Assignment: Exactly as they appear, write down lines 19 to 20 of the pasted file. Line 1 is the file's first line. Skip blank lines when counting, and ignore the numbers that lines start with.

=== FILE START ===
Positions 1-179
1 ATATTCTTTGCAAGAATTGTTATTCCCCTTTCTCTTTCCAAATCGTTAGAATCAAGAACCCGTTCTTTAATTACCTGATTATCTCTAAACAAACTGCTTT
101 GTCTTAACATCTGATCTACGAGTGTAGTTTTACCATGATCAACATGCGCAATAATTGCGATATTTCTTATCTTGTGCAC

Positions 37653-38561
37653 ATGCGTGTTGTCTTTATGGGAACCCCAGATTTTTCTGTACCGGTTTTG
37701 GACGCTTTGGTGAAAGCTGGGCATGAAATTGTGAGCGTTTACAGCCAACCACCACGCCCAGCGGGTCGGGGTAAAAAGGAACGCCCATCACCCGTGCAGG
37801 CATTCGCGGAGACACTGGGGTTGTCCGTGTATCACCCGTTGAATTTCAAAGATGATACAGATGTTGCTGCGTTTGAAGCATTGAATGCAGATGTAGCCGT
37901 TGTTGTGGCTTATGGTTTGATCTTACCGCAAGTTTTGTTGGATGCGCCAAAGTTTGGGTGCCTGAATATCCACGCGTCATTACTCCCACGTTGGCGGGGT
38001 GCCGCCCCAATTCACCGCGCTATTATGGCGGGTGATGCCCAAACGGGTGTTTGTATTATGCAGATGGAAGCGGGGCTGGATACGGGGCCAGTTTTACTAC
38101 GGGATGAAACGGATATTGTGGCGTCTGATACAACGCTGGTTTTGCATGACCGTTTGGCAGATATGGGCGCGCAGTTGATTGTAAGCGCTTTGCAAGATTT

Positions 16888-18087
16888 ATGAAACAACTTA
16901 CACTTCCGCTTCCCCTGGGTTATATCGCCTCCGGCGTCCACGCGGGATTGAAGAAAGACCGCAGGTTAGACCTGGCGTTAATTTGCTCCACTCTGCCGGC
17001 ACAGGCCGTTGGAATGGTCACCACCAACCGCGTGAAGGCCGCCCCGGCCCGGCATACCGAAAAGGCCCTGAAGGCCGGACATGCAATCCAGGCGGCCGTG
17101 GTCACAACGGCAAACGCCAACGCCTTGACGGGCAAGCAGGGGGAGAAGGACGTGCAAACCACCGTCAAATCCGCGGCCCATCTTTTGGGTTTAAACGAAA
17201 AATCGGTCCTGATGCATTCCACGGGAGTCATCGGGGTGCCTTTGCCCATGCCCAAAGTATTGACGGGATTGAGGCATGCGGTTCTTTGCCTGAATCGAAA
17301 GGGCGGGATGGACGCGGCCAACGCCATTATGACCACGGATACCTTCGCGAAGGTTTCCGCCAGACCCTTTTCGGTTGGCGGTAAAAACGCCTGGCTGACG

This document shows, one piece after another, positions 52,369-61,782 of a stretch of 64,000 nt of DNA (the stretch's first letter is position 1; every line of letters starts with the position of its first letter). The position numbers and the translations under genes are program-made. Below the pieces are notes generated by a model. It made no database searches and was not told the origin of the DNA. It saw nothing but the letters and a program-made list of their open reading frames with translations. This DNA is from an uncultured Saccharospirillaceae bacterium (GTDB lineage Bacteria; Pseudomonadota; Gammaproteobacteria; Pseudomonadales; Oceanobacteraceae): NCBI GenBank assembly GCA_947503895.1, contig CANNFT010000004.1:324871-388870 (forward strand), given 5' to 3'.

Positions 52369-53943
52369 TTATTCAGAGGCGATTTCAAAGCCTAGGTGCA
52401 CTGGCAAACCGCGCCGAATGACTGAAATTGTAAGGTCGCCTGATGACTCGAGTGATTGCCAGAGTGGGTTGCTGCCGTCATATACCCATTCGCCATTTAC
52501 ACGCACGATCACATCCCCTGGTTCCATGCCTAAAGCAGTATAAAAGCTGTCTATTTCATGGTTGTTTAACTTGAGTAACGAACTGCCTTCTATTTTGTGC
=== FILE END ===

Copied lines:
Positions 52369-53943
52369 TTATTCAGAGGCGATTTCAAAGCCTAGGTGCA